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House Bill 250, effective January 1, 2020, enacts a new Alabama Business Corporation Law. This law represents a complete revision of the statute governing Alabama corporations. It is based on the current version of the Revised Model Business Corporation Act with some provisions adopted from the Delaware General Corporation Law and some non-Model Act provisions retained from the old (pre-2020) law as well. The new law is codified at Sec. 10A-2A-1.01 et seq. of the Code of Alabama.
Below are some highlights of the new law that directors, officers, and stockholders of Alabama corporations, and lawyers with Alabama corporations as clients may wish to take note of. (All cites are to the new law. References to the “old law” refer to the law in effect before January 1, 2020.)
An Alabama corporation is incorporated under the new law by filing a Certificate of Incorporation with the Secretary of State. (Sec. 10A-2A-2.01) Under the old law, Articles of Incorporation were filed on the county level with the judge of probate.
Certificates of Amendment and Certificates of Dissolution are also filed with the Secretary of State under the new law. (Sec. 10A-2A-10.06 and Sec. 10A-2A-14.03) Under the old law, Articles of Amendment and Articles of Dissolution were filed on the county level with the judge of probate.
The stockholders of a corporation do not have a preemptive right to acquire the corporation’s unissued stock except to the extent the Certificate of Incorporation so provides. (Sec. 10A-2A-6.30). Under the old law, stockholders had a preemptive right unless it was denied in the Articles of Incorporation.
The Certificate of Incorporation may contain a provision limiting or eliminating any duty of a director or any other person to offer a business opportunity to the corporation before pursuing it themselves. (Sec. 10A-2A-2.02)
Actions may be taken by stockholders by written consent, without a meeting, if the number of stockholders having not less than the minimum number of votes needed to take the action at a meeting so consent. (Sec. 10A-2A-7.04) Previously, unanimous consent was required.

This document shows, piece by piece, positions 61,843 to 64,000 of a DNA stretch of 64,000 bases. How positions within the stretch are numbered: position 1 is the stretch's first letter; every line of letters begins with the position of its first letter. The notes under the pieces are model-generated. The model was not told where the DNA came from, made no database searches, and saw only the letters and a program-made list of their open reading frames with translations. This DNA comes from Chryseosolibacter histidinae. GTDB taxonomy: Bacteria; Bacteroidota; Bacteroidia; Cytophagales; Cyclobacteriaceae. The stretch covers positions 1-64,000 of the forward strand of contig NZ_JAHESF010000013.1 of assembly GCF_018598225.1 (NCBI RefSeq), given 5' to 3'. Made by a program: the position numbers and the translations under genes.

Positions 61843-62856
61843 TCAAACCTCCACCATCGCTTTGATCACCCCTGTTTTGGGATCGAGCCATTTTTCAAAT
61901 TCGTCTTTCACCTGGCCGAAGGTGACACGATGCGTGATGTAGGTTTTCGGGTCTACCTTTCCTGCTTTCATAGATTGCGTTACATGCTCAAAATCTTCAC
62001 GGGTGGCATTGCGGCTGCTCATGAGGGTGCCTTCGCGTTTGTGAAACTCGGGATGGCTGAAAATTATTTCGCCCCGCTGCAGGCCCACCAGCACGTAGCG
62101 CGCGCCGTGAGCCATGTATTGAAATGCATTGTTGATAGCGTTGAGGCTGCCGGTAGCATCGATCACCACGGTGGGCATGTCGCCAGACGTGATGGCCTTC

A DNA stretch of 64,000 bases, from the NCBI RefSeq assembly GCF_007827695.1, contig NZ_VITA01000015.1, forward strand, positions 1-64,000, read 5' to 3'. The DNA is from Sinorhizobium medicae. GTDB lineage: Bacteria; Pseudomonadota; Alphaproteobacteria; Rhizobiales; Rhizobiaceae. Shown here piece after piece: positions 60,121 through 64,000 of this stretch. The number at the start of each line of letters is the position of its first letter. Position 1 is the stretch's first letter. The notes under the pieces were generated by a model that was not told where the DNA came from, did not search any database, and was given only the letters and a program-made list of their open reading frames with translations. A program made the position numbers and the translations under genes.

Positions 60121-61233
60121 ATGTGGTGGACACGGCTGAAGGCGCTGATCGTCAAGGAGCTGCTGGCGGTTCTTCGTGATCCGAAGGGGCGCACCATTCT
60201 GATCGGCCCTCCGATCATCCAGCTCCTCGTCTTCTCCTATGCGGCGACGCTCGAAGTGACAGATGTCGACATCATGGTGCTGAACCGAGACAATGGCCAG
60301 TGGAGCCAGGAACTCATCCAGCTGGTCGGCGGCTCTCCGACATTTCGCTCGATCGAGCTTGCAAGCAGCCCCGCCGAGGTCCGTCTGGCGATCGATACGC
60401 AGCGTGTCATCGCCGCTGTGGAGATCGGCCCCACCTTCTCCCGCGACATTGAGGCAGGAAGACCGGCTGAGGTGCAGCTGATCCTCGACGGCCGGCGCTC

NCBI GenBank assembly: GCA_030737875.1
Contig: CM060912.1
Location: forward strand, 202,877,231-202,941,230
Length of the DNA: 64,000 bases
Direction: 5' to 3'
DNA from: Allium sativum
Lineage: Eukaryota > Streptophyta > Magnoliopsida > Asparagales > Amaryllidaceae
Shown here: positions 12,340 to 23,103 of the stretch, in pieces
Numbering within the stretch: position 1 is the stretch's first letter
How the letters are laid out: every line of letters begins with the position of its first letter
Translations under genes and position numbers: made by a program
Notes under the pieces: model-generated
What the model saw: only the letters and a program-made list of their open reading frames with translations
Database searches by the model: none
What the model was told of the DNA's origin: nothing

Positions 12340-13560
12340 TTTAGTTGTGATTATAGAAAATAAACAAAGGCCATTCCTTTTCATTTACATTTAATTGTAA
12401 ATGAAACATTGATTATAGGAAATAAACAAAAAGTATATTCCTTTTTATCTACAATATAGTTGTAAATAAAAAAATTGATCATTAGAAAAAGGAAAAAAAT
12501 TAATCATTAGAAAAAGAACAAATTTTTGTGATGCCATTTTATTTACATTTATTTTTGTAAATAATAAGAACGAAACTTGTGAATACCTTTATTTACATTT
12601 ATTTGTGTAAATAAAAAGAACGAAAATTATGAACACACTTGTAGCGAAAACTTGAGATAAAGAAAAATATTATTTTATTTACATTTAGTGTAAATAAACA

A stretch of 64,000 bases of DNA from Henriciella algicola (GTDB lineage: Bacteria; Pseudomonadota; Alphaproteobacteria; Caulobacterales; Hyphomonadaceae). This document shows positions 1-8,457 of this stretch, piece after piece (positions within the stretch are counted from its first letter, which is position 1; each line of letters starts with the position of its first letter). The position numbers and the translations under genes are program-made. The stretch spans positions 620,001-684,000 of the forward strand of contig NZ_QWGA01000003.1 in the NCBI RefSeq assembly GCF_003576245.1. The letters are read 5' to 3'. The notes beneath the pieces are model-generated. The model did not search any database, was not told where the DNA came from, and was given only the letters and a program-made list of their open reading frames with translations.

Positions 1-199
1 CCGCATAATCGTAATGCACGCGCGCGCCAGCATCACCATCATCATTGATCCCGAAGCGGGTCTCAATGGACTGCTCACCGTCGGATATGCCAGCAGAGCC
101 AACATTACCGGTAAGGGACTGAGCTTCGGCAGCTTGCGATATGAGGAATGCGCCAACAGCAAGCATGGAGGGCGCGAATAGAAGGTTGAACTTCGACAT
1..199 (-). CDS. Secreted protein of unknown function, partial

The Certificate of Incorporation or the bylaws may require that internal corporate claims be brought exclusively in any specified court of the state and, if so specified, in any additional courts in any other jurisdictions with which the corporation has a reasonable relationship. (Sec. 10A-2A-2.07)
A procedure is created whereby a board of directors may take actions to ratify a defective corporate act and whereby a circuit court may take certain actions regarding the validity of corporate acts and ratifications. (Sec. 10-2A-1.45 through Sec. 10A-2A-1.52)
Stockholders of any class or series may participate in any meeting of stockholders by means of remote communication to the extent the board of directors authorizes participation for that class or series. (Sec. 10A-2A-7.09)
The board of directors may determine to hold a stockholders’ meeting solely by means of remote communication unless the Certificate of Incorporation or bylaws requires the meeting to be held at a place. (Sec. 10A-2A-7.09)
Unless the Certificate of Incorporation or the board of directors requires a greater vote, a plan of merger requires the approval of the stockholders consisting of a majority of the votes entitled to be cast on the plan. (Sec. 10A-2A-11.04) The old law required a two-thirds vote unless otherwise provided by the articles or board.
The new law applies to all corporations incorporated on or after January 1, 2020, and to a corporation incorporated before January 1, 2020, which elects, by amending or restating the corporation’s certificate of incorporation, to be governed by the new law. On and after January 1, 2021, all corporations will be governed by the new law. (Sec. 10A-2A-17.01)
This article has highlighted just a few of the changes made by the new Alabama Business Corporation Law. Lawyers that advise Alabama corporations, as well as corporate management and stockholders, may wish to familiarize themselves with this new corporation law in its entirety. That will help them to decide if it is in a pre-existing corporation’s best interests to opt into the new law before 2021 to take advantage of some of the new provisions. They may also wish to review the corporation’s articles of incorporation and bylaws to see if any amendments must, or should be made after the corporation is governed by the new law.
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